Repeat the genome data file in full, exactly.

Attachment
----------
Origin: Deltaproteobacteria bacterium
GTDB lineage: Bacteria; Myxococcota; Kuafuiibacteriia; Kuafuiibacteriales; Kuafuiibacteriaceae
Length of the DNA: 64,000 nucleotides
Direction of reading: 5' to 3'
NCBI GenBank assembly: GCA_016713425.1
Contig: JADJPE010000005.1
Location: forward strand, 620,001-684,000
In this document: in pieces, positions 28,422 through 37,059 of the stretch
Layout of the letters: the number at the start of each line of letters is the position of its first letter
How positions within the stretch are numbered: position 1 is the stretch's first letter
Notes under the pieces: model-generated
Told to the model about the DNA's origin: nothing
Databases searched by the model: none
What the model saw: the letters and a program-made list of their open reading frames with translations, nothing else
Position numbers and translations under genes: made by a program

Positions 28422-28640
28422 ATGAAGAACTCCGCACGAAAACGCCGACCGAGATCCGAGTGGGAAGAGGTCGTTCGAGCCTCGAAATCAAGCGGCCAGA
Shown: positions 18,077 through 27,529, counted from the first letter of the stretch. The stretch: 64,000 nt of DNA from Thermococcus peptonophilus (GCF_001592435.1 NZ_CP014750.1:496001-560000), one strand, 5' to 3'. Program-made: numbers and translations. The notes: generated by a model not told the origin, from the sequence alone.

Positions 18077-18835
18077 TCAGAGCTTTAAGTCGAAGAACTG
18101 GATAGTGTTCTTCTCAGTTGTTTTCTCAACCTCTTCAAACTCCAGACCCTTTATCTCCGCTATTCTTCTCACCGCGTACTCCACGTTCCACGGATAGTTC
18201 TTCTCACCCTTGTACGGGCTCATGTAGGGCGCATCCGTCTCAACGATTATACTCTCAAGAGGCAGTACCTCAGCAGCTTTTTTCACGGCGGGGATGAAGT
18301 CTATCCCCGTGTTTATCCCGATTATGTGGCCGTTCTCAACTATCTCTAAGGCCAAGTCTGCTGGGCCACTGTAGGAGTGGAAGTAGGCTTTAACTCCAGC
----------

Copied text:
Origin: Deltaproteobacteria bacterium
GTDB lineage: Bacteria; Myxococcota; Kuafuiibacteriia; Kuafuiibacteriales; Kuafuiibacteriaceae
Length of the DNA: 64,000 nucleotides
Direction of reading: 5' to 3'
NCBI GenBank assembly: GCA_016713425.1
Contig: JADJPE010000005.1
Location: forward strand, 620,001-684,000
In this document: in pieces, positions 28,422 through 37,059 of the stretch
Layout of the letters: the number at the start of each line of letters is the position of its first letter
How positions within the stretch are numbered: position 1 is the stretch's first letter
Notes under the pieces: model-generated
Told to the model about the DNA's origin: nothing
Databases searched by the model: none
What the model saw: the letters and a program-made list of their open reading frames with translations, nothing else
Position numbers and translations under genes: made by a program

Positions 28422-28640
28422 ATGAAGAACTCCGCACGAAAACGCCGACCGAGATCCGAGTGGGAAGAGGTCGTTCGAGCCTCGAAATCAAGCGGCCAGA
Shown: positions 18,077 through 27,529, counted from the first letter of the stretch. The stretch: 64,000 nt of DNA from Thermococcus peptonophilus (GCF_001592435.1 NZ_CP014750.1:496001-560000), one strand, 5' to 3'. Program-made: numbers and translations. The notes: generated by a model not told the origin, from the sequence alone.

Positions 18077-18835
18077 TCAGAGCTTTAAGTCGAAGAACTG
18101 GATAGTGTTCTTCTCAGTTGTTTTCTCAACCTCTTCAAACTCCAGACCCTTTATCTCCGCTATTCTTCTCACCGCGTACTCCACGTTCCACGGATAGTTC
18201 TTCTCACCCTTGTACGGGCTCATGTAGGGCGCATCCGTCTCAACGATTATACTCTCAAGAGGCAGTACCTCAGCAGCTTTTTTCACGGCGGGGATGAAGT
18301 CTATCCCCGTGTTTATCCCGATTATGTGGCCGTTCTCAACTATCTCTAAGGCCAAGTCTGCTGGGCCACTGTAGGAGTGGAAGTAGGCTTTAACTCCAGC